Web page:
68. Learning something new.
85. Leaving the suit and tie on a hanger in the back of a closet.
88. Dropping that last image in the FTP folder.

Needless to add, read the entire list… you never know what develops!

Tools of the Trade

After a long time, I’ve encountered a post on Photography that I just had to share with you. 

Now, I fully realize that the world is divided among those who love Ken Rockwell and those who think  he’s simply over-the-top and downright crazy.  I’ve always found that, just like with any other writing, if you’re willing to make up your own mind on the subject, after weighing in all the info, you will find that Ken makes a lot of sense on the things he writes about. 

This recent post entitled ‘The Pen and the Signature‘ is just one example.  Plus, it concerns a subject that always comes up in conversation when a newbie photographer encounters a more experienced one : “So, what camera do you use?”

If I gave you my pen, would you have my signature? Of course not.  So if I gave you my camera, would you take pictures that look like mine? Of course not.  Why would anyone think otherwise?

Camera makers don’t want you to know is that it’s you that makes a picture, not the camera. A picture is as unique to the taker of that picture as is his signature…

All images are reflections of the photographer who created them. Good photographers are artists who have their own style. Crappy photographers are crappy precisely because they show no style of their own, or spend their time trying to copy the style of others, or simply shoot away without thinking…

Purchasing the world’s finest camera and carefully leveling it on the world’s most stable tripod and carefully color profiling everything and working everything over in raw in Photoshop for six hours afterwards is the best way to make completely forgettable images. Being yourself and showing us your own way of seeing things is the way to make remarkable images.

No one else sees with your eyes. Vision is not a team sport. You have to see for yourself, and show us yourself in your images.

Makes a lot of sense, doesn’t it?!

Going Classic

The first photograph I ever shot was on my father’s twin-lens-reflex Ross Ensign Ful-Vue Super.  The camera was from the 1950s, the roll was a black & white 120 format, and I was hooked for life!  I’m not sure if the prohibitive cost of photography at the time played any role in making it inaccessible, and therefore, more desirable.  All I knew is that it was magic to be able to press a button and get a detailed image of that memory, once you came home and got the roll developed and printed.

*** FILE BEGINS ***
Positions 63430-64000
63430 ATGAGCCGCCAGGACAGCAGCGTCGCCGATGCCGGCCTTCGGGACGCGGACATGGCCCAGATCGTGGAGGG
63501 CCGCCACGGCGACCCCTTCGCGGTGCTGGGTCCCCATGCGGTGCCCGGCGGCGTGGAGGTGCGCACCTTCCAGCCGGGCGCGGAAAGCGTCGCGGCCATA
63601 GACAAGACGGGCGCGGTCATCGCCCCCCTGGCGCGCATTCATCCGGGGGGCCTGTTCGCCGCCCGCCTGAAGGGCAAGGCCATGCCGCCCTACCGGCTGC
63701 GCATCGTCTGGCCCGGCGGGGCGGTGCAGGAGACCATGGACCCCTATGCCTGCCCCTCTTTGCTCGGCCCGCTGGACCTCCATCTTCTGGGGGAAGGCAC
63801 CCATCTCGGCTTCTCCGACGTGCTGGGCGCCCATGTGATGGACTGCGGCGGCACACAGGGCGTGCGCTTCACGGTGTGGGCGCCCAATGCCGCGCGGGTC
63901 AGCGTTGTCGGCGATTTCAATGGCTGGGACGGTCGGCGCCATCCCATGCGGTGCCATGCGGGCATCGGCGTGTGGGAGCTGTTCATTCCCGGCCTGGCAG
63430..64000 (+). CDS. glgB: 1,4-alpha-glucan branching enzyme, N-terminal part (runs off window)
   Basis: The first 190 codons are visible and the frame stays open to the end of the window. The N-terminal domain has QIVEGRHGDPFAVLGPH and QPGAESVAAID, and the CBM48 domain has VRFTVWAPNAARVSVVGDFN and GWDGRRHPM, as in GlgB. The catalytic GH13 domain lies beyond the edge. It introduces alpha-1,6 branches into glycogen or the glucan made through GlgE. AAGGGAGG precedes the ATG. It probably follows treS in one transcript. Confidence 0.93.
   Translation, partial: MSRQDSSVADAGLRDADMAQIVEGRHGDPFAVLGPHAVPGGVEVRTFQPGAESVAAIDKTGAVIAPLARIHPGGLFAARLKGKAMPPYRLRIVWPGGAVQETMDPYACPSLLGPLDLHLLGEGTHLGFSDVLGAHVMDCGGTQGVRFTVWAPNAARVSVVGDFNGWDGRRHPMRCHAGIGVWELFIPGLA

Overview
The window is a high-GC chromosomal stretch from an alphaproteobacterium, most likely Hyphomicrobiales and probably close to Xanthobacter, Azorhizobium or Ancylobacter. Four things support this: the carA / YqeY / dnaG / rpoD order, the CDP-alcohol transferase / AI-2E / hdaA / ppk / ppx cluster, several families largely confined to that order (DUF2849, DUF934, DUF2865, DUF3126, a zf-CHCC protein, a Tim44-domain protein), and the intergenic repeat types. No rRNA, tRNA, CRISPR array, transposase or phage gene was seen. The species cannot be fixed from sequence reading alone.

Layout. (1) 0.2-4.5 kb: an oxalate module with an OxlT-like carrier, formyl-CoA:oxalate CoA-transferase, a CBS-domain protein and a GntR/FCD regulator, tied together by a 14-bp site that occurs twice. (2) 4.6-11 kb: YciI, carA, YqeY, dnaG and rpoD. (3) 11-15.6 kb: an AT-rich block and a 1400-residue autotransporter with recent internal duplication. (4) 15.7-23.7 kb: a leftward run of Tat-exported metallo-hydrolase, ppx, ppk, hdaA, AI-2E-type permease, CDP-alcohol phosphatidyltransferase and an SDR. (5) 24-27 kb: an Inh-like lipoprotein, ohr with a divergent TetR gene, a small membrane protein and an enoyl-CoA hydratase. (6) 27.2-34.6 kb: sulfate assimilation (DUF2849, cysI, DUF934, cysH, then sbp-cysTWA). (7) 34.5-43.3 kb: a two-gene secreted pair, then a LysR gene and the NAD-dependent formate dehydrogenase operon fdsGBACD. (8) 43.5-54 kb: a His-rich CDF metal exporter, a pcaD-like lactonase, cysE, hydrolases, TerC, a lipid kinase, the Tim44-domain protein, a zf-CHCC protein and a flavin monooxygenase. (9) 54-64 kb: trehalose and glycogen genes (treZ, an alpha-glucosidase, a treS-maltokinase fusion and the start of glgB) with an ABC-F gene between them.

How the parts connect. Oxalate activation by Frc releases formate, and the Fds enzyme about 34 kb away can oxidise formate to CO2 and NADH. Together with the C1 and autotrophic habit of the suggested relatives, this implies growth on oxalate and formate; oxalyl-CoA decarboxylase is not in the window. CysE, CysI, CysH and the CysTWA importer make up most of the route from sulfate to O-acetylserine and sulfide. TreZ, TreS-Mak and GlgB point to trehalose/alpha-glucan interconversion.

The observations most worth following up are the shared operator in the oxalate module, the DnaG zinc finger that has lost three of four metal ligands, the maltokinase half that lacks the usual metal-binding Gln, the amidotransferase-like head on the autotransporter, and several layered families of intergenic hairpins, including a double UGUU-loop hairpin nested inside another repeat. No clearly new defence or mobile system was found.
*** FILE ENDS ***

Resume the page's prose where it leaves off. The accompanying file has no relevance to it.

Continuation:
Many years later, through most of my school and college days, all I could afford was to read up on photography.  So read, I did.  I would borrow books from friends and from the library, and would read up every thing about mastering the skill, even though I couldn’t really afford a serious camera to practise with!  It was only through the generosity of friends that I began experiencing the joys of using a real SLR, first with the K1000 and then with the Zenit XP12.

As so often happens in Life, over the years my disposable income increased but the time available to spend it kept decreasing… I could now afford to buy all the “gear” I wanted, but could not make the time for a passion that had gripped my interest as a young boy.  Sure, I kept upgrading the aim-and-shoot cameras in the house, and embraced the digital format, and shot a thousand family photos.  But, it wasn’t quite the same.

So, in 2008, when I got back in touch with Photography, it was with a vengeance.  I started reading extensively on it, and participating actively in forums, and shooting as much as I could to focus on improving my skills.  I also managed to upgrade some of my hardware, by taking a long, hard look at what was really relevant to my interests.  Finally, I launched a photoblog to save and share some of my favourite photographs.

All through this time, I longed to go back to my roots in old-school Photography.  The first step was to get a modern-day film-based SLR, and having a bag of Nikon lenses by then, I settled on the excellent Nikon F75.  But, I also wanted a completely manual, mechanical and metal kit (MMM).  Many months of searching yielded an excellent Super Takumar 35mm lens, and then weeks later, the legendary Pentax Spotmatic.

The Pentax Spotmatic comprises a range of 35mm single-lens reflex cameras manufactured by the Asahi Optical Co. Ltd., later known as Pentax Corporation, between 1964 and 1976. The original 1964 Spotmatic was one of the first SLRs to offer a through-the-lens (TTL) exposure metering system, initially using average metering and later center-weighting. Despite the name, the camera did not use spot metering, although it had this feature in an early prototype.